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10 things that affect car insurance premiums

Motorists have been warned to be aware of 10 factors, some surprising, that could be increasing their car insurance premiums without them realising.

25 per cent don’t update their policies
Price comparison experts from believe thousands of UK drivers could be paying more than they need to for their car insurance. A recent survey showed that 26.4 per cent don’t update their policies throughout the year with changes to circumstance and 15 per cent don’t know inaccurate details could void their insurance.

I would say those figures are even higher here in Ireland, and that’s aside from the tens of thousands that don’t shop around for car insurance.

All drivers are urged to check their policies and make sure all the information they have told their insurer is fully accurate and up to date.

Factors such as driver age, mileage and where the vehicle is kept overnight can all affect the premium cost. Modifications such as vehicle branding, spoilers or alloy wheels need to be declared or could run the risk of invalidating the insurance policy. It’s vital all drivers check the full modifications list and update where appropriate when finalising their details.

Group Rating system
In the UK, there is what is called an Insurance Group Rating system. A Group Rating Panel, administered by Thatcham Research, assigns new car models to an insurance group from 1 (cheapest to insure) to 50 (the most expensive).

Cars in the highest groups, typically high performance models, are likely to cost insurers the most in insurance claims.

It is important to note that insurers in the UK may use the panel’s recommendations in their calculation of car insurance premiums, or they may choose to use their own groupings, as is probably what each insurer in the Irish market does.

According to the Association of British Insurers, the cost of motor vehicle repairs accounts for over half of all the money paid out in motor insurance claims, so repair costs feature strongly in how the insurance groups are defined. It is likely to be similar here in Ireland.

Ten factors that could affect car insurance premiums:

Your age
Many car insurance providers consider those over 75 as being high-risk drivers, meaning many older drivers may see their premiums increase at this age. Motorists who are still learning, are young or new drivers can also experience increased premiums due to their relative inexperience and heightened risk of accidents – so it’s important to look for these bespoke products on comparison sites such as young driver insurance, and get the most competitive policy and price possible.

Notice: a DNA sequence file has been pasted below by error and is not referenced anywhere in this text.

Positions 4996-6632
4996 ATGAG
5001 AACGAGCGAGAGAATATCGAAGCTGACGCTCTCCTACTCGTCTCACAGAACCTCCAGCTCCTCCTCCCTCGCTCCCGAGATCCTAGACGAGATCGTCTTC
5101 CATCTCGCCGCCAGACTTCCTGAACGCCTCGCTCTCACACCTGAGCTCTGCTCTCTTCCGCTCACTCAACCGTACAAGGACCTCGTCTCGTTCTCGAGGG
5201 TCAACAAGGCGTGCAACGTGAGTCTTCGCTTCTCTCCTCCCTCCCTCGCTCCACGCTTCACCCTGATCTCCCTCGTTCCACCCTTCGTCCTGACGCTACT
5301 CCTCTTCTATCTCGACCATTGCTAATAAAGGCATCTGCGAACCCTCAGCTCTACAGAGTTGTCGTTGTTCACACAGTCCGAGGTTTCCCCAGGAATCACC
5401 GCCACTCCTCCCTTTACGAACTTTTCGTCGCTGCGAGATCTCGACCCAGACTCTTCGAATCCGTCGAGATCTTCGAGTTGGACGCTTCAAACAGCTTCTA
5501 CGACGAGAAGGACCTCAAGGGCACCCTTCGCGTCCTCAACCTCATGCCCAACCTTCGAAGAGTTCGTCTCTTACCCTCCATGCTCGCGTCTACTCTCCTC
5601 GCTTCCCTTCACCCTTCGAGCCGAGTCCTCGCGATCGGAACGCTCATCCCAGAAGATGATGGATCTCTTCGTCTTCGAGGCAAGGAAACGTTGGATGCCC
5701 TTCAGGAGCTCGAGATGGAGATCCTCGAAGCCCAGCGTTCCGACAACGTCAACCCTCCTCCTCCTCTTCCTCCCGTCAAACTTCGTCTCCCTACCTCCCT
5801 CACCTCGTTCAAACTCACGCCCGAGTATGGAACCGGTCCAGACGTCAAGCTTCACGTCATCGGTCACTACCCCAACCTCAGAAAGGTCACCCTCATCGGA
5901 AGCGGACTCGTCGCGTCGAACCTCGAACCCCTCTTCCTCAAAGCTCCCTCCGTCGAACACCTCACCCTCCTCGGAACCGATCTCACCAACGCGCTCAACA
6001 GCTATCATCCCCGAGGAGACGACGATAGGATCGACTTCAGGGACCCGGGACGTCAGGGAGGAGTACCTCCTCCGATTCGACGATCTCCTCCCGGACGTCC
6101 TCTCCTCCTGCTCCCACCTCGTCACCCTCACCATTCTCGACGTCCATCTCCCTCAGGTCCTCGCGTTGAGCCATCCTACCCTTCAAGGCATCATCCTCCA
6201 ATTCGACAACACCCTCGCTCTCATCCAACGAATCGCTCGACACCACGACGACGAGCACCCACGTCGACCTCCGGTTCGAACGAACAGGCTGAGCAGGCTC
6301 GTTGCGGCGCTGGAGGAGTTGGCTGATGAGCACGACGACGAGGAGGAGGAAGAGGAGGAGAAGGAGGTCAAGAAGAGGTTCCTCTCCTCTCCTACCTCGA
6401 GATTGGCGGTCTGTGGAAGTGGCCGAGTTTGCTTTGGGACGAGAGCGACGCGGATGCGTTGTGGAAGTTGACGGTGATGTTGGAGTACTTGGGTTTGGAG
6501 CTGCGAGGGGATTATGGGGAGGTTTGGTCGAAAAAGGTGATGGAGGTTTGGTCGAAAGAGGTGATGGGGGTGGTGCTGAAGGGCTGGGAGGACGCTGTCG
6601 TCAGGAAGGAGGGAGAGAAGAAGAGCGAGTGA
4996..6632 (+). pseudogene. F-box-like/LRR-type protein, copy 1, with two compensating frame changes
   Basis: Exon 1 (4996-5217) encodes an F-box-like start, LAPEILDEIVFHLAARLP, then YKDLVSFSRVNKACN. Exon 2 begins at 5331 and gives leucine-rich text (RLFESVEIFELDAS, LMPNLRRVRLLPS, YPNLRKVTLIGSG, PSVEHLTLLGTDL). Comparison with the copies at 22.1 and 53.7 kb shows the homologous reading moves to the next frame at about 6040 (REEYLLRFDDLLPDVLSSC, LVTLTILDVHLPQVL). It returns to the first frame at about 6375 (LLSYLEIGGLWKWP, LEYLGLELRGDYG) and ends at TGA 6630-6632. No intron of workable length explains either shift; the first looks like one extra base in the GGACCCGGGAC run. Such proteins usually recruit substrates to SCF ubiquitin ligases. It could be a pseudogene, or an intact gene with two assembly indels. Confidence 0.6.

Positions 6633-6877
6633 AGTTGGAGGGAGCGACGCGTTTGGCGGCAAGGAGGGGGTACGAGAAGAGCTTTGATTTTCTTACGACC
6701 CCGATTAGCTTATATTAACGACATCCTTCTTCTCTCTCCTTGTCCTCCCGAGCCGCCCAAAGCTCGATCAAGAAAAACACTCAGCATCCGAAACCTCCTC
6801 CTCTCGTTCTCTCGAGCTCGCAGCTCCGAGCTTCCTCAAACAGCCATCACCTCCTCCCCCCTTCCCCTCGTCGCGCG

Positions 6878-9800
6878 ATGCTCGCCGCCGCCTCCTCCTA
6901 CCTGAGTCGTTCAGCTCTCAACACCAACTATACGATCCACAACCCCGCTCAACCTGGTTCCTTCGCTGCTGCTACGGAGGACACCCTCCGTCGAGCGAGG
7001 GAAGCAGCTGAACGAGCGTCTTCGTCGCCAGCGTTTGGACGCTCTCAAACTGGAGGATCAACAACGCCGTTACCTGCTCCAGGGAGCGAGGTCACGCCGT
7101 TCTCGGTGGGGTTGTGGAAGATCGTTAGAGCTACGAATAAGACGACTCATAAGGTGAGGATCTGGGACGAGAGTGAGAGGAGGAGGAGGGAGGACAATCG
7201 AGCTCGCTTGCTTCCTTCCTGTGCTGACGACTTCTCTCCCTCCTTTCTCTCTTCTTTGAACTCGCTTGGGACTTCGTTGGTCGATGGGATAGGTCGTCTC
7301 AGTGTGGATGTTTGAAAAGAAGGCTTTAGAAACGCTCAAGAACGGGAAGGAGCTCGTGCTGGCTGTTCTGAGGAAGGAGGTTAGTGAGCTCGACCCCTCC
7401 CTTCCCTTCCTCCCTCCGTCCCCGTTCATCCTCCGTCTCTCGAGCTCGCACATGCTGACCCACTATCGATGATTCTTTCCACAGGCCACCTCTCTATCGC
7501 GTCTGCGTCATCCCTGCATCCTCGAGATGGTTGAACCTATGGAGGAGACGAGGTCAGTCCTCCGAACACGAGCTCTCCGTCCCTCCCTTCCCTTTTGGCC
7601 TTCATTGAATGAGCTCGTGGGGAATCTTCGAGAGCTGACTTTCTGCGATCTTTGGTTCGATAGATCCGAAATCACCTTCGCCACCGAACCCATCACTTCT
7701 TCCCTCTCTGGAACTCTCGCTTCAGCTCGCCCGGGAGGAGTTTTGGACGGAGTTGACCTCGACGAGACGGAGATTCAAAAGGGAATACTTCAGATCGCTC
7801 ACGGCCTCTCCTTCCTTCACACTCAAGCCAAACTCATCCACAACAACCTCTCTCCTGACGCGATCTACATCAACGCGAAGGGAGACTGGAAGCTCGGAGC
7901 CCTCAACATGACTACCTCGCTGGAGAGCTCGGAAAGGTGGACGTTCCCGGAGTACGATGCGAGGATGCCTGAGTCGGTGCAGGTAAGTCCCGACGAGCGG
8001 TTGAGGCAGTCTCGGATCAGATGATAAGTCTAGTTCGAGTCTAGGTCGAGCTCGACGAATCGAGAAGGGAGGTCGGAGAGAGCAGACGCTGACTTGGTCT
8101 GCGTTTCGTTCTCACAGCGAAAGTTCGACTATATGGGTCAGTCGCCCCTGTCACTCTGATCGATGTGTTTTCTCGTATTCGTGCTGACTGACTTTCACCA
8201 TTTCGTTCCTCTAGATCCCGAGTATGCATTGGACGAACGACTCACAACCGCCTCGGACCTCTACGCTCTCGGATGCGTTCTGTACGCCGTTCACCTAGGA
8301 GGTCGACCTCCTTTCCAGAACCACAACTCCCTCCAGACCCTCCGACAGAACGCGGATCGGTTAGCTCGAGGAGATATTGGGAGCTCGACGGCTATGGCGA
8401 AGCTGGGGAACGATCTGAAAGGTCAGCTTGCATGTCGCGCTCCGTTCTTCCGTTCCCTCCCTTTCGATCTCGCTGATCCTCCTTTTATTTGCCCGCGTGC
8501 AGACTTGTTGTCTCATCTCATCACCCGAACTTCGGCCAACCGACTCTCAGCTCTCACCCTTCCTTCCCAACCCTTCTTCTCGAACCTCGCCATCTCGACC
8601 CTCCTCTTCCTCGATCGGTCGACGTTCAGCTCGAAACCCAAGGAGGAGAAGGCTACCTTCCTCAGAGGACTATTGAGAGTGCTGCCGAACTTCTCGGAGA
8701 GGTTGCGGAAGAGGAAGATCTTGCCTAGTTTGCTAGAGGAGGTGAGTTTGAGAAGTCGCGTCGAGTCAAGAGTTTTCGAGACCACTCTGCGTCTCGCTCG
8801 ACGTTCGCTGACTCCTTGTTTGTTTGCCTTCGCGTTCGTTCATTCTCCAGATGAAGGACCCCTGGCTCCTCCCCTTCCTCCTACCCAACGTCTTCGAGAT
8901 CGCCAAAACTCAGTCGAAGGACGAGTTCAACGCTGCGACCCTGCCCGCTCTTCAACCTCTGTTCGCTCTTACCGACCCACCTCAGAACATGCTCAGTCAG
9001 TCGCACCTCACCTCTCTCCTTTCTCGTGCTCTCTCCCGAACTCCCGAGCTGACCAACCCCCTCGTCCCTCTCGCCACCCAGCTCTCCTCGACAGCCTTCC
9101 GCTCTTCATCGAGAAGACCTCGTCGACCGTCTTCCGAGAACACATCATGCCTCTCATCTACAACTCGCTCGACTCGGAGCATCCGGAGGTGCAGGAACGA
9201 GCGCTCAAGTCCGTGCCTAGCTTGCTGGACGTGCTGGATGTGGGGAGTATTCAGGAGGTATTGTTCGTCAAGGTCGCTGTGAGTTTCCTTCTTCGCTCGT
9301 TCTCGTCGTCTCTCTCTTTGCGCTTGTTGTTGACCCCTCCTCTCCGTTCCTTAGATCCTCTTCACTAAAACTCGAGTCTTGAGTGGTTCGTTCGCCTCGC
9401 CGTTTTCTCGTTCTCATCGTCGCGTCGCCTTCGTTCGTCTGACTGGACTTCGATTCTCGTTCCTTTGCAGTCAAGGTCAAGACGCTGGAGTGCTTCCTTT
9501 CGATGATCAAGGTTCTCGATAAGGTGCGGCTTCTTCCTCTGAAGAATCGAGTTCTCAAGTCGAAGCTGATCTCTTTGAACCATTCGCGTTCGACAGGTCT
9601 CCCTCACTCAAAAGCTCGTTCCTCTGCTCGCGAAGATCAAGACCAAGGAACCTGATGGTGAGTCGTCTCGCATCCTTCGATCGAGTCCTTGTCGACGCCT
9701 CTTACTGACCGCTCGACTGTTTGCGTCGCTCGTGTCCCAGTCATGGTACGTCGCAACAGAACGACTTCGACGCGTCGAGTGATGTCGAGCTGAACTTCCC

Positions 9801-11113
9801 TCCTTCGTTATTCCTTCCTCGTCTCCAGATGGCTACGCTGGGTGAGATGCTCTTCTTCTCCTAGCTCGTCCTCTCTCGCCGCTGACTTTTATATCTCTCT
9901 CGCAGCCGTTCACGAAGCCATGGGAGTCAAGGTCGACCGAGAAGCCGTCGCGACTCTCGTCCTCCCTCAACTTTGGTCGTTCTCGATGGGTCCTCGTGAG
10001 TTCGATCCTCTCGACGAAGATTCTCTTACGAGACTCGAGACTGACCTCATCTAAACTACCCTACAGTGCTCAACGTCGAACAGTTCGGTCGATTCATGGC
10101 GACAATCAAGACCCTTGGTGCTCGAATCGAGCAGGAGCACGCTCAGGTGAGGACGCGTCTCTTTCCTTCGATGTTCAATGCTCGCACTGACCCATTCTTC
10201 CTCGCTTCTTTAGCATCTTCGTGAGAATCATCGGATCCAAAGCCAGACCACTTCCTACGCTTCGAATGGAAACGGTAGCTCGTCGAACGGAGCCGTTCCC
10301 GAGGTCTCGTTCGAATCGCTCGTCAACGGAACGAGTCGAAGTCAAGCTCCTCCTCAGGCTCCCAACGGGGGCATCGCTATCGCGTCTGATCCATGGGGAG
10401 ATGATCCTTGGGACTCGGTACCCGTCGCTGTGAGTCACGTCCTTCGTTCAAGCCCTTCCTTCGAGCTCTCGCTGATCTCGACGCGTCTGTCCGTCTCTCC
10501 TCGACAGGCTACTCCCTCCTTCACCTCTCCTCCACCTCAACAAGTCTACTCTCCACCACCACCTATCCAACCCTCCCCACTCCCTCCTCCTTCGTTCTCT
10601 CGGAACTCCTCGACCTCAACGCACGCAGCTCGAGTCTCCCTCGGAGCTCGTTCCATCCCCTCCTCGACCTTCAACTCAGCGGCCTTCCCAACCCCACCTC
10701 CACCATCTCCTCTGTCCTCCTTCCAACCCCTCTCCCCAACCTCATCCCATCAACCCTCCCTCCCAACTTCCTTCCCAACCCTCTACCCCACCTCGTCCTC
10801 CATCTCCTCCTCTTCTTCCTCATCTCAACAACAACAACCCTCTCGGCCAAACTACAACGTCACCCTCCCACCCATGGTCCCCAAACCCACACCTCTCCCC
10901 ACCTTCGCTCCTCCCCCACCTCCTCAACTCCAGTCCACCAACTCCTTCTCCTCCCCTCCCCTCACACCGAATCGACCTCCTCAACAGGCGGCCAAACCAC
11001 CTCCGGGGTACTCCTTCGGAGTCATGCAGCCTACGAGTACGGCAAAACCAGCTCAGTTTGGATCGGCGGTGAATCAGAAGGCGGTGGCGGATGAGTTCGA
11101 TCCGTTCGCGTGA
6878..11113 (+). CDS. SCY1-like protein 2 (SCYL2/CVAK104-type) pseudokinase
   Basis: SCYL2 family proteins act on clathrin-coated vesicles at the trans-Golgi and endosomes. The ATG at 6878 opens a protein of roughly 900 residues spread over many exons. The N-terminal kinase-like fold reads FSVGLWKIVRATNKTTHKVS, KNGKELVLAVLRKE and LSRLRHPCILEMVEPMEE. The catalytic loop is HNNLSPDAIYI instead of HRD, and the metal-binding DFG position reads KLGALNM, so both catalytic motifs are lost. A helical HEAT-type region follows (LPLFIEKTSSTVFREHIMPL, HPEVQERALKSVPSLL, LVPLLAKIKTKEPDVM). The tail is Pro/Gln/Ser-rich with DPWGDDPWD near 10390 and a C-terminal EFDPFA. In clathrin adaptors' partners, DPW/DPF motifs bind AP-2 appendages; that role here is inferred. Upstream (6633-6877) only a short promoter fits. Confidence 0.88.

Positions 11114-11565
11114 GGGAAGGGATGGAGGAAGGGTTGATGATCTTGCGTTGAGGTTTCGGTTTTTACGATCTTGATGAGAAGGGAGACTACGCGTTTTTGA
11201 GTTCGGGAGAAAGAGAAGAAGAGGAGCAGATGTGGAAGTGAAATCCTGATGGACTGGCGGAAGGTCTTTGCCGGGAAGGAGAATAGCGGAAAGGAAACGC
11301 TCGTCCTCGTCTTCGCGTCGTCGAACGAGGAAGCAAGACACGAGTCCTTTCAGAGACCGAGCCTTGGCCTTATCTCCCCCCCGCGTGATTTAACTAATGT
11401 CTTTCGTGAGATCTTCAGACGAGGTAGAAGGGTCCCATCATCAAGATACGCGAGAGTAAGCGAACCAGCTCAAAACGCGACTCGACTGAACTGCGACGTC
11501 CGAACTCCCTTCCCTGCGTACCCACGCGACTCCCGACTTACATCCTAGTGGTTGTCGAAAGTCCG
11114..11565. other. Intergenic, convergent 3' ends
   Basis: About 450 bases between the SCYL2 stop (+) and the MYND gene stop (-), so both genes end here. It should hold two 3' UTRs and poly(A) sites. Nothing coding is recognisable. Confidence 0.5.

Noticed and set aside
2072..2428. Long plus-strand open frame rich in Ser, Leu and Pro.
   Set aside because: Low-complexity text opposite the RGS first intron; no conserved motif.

Where you live
Living in a perceived safer area can positively influence your premiums, whereas living in a built-up area or a place with a high crime rate can cause insurance providers to charge more – as they are viewed as areas with a high risk for accidents.

Where you park
Where you park your car is an important factor for many insurance providers. A private driveway is seen as far less of a risk than parking out on the street and can make a big difference to your premium cost. Parking your car on the roadside leaves it vulnerable to scrapes and accidents and can increase the insurance premium.

Penalty points
It is important for motorists to drive carefully and be aware of the knock-on effect of penalty points. In the UK, three points on a licence can mean 5 per cent more on a premium every year for the four years an infringement stays on the licence. Six points can push up fees by about 25 per cent. You can be sure here in Ireland, there are also costs for penalty points.

Age and value of your car
The insurance group your car model is in will affect the premium cost. Car models are grouped based on the price, model, repair costs, performance, price of replacement parts and body shell. A less expensive car can lead to a lower premium cost, as the parts are cheaper to buy which makes the car easier to fix.

Your job
Those with jobs which require a high amount of time behind the wheel can experience higher premiums. Jobs associated with high levels of stress can also hike up prices, due to an increased chance of being involved in an accident. Also, if you use your car to get to work, even if it’s just to get you to the train station, it’s classed as commuting and needs to be declared as such.

The process for many insurers is the more you drive, the more likely you are to end up in an accident and affect your claims bonus. But, there are some insurers who will charge more to those who aren’t driving very often, as they are perceived as lacking in confidence. In the UK, low-mileage insurance is an option to those who drive less than the average motorist.

Modifications, to either appearance or performance, can negatively impact your premium cost. Expensive modifications can make your vehicle more attractive to thieves which in turn can increase the premium. It is important to declare all modifications to your provider and be aware that failure to update your policy with new additions can render the insurance invalid.

If you share a car with your partner or you want to insure a young driver, they can be added onto your policy as a named driver. Adding a partner with no claims could actually benefit the cost of your premium. However, you need to ensure the main driver of the car is accurate and spends the most time behind the wheel – failure to do so is illegal and could not only invalidate your insurance but leave you with a criminal record.

Added extras
It could be worth adding a dash cam or a tracker to your vehicle – these are price sensitive questions and could help reduce your premiums. Also, telematics products could be worth installing if you find yourself in a high-risk driver category, such as young drivers.